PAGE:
The design at Perumbakkam compromises its inhabitants’ safety. There were no streetlights and no electric lighting in the hallways. We were told that the entire area is unsafe for women and children. We were told, “you will not see any women or children out after 6pm.” Even during the day, most families do not let their female children play outside.
One example of best practices: Yerawada
Yerawada is the most-densely populated neighborhood in Pune, a city in the state of Maharashtra, India. It is the site of an in-situ slum upgradation project under the central government policy of Building Services for Urban Poor (BSUP), which aims to initiate and enable in-situ and incremental up-gradation of existing slums. The idea is to provide well-built, secure, subsidized affordable housing that provides proper sanitation, water, and electrical facilities. By building in situ, the secure housing reduces physical vulnerabilities and risk from environmental hazards as well as supports already-existing social structures by providing in-situ rehabilitation.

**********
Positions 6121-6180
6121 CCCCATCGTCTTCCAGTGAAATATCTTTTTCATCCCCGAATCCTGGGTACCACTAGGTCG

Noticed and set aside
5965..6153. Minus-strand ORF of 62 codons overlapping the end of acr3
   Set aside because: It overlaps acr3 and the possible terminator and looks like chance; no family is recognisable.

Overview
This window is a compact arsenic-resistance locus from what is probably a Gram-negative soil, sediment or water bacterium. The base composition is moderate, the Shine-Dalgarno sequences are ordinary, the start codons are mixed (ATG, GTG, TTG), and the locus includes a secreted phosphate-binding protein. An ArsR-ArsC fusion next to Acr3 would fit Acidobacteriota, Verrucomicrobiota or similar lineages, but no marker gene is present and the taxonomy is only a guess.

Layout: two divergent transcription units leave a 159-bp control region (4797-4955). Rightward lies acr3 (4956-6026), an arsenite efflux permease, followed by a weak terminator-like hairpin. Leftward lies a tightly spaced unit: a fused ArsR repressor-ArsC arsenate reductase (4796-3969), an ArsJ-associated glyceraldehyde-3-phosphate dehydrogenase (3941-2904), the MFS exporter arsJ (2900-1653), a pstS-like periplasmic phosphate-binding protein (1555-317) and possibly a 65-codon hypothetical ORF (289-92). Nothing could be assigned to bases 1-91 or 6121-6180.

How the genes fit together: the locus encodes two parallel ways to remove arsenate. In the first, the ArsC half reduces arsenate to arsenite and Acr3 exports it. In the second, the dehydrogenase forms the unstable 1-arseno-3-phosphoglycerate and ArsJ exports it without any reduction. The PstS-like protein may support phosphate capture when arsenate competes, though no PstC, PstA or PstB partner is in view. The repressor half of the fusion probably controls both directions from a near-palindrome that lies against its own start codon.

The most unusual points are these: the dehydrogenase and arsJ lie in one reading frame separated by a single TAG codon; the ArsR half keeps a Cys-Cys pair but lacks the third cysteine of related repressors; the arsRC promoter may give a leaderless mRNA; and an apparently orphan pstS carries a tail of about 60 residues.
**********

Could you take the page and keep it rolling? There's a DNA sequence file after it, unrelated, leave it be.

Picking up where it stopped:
Upon inception of the project the architecture studio, Urban Nouveau, spent 7 months living on site with the community of Yerawada, eating, drinking chai and talking with its people. Understanding the resistance to resettlement that many of the people felt, a strategy of in-place incremental improvement was born, thereby allowing the area to improve organically rather than be uprooted. With input and feedback from local community members three prototype houses were created, each with a 270 sq. ft area. Local residents were able to choose the configuration that best suited their needs and the community was also asked to engage with the construction process and encouraged to customize each house. Currently, 500 houses have been completed, and another 500 are underway.
Field Visit to Auroville Earth Institute
Finally, a field visit to Auroville Earth Institute provided additional useful information about the use of alternative sustainable building materials (under issue number 8).
As background, our research illustrated that much of the world relies on concrete as its main building material, and demand is consistently rising due to rapid urbanization and the accelerated shift of villages and rural areas around the world to a peri-urban status. The continuous projected overuse of concrete and other energy-intensive building materials will drive the world further away from sustainability: to illustrate, 16% of all fossil fuels produced today are being consumed for the production of such building materials.